Speaking for Success

Why bother?

Why should you spend time improving your public speaking skills? As long as you don’t have to speak too frequently and you can get through a speech without stumbling too much, who cares? I do and you should. And you obviously do, which is why you are here.

Improving your speaking does much more than enable you to deliver a message to a crowd. Knowing that you can address an audience with less discomfort is a real self-confidence builder. And that self-confidence will snowball and impact every area of your life, personal and professional. After all, everyone feels and performs better when they have confidence in themselves and their skills.

So, what can you do to boost your skills in the public speaking arena? TED Talk Curator Chris Anderson has been reviewing potential speakers for over a decade. In his own Talk, he discusses four major things you can do to ensure a successful speech.

  • – Stick to One Great Idea. Studies show that the great majority of people remember very little of a speech just a few hours after they hear it. By sticking to one idea, you can spend your time making your speech more memorable.
  • – Give your audience a reason to care. There is nothing new under the sun, as the old saying goes. Why should your audience care enough about what you have to say to actually remember some of it?
  • – Use language that resonates with the audience. Choosing the right words to motivate and inspire your listeners makes a big difference in their engagement with you and your topic.
  • – Have something worth sharing. Why is it important? Why do you care about it? Why should they?

How to Make It Happen?

  • – Do you have a choice? Is your speech topic prescribed or do you have some room to pick and choose? Either way, you’ll want to find the seed of the subject you’ll be discussing and coax it into germination. That is your One Great Idea.
  • – Share your passion! Find an angle of your subject that inspires you. Talking about something you truly care about makes public speaking much less nerve wracking because you can focus on spreading the message instead of your nerves. Give them a reason to care by showing them that you care! Passion is contagious!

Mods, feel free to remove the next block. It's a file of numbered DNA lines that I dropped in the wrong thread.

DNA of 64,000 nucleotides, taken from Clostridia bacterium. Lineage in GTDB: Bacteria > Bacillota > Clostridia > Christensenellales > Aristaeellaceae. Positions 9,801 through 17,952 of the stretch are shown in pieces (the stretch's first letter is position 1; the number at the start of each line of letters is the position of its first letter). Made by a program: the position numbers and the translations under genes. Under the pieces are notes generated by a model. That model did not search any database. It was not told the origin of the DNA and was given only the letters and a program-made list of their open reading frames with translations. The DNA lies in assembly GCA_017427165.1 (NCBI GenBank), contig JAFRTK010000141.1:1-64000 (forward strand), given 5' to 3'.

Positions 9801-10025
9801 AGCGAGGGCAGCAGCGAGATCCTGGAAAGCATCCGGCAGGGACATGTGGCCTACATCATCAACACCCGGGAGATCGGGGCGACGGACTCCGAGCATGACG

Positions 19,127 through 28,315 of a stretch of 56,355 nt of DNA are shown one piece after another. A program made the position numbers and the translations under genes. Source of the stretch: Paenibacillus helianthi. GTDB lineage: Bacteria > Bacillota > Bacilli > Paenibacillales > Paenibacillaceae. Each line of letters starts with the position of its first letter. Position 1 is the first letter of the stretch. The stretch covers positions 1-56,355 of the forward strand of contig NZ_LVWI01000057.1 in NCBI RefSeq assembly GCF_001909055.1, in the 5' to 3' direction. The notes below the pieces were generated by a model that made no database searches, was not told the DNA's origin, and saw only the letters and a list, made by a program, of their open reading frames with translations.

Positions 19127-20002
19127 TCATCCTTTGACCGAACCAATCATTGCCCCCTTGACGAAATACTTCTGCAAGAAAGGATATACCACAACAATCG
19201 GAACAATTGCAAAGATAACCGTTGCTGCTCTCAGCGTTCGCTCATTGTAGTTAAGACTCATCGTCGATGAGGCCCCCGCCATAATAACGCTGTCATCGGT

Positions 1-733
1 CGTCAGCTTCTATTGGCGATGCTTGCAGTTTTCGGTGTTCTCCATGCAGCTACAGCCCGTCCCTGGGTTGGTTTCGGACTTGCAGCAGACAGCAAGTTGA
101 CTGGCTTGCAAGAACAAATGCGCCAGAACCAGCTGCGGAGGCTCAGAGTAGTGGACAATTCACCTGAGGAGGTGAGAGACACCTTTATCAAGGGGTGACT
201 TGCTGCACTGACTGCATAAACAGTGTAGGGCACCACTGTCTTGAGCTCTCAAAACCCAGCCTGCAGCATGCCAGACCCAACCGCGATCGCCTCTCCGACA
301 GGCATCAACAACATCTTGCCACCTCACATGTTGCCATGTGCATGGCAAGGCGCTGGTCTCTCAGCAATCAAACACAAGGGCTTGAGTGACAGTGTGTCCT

• – Tell a story. Present it as a mystery. However you do it, pick words that will motivate and inspire. Use a thesaurus to help you choose just the right word. Adjectives are especially helpful in bringing your story to life.
  • – Why is your speech worth listening to? Does it have the ability to make your audience more successful? Happier? Healthier? Consider why they are there and what they stand to gain. What’s the takeaway?

Try It on for Size

Pick a topic that you have recently spoken about, whether it was a one-on-one conversation or a discussion in a larger setting. Try out some of Chris Anderson’s suggestions and walk it through my How to Make It Happen tips and let me know how it goes.

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Vocal Variety

Vocal variety is a great tool to add to your speaking skills kit. It includes things like your tone, your speed, your volume, and your pitch. It’s something you that already use in everyday conversation, but it can be easy to forget about it if you are nervous before you have to give a presentation. Your voice is an instrument that you can use it to great effect with just a little practice. It’s a way to add interest to your speech and hold your audience’s attention.

Turn it Up

Parents often use a whisper when they want to calm or get the attention of an upset child. Why? Because it difficult to hear what someone is whispering unless you are quiet and able to focus on the words. Try using a quieter voice to emphasize a point or regain the fading attention of an audience. Similarly, a pause can capture attention due to the absence of sound. The so-called “dramatic pause” calls attention to what you are about to say. The classic example of this is Henny Youngman’s joke, “Now, you take my wife…please.”

Slow it down

You can also drag out your words for effect. Instead of saying it was a long trip, say looooong, drawing out the middle of the word. Speeding up has the opposite effect. Think of the commercials you hear where an actor is reading the fine print at very high speeds. It can be annoying when it goes on for that long, but it’s definitely an attention getter.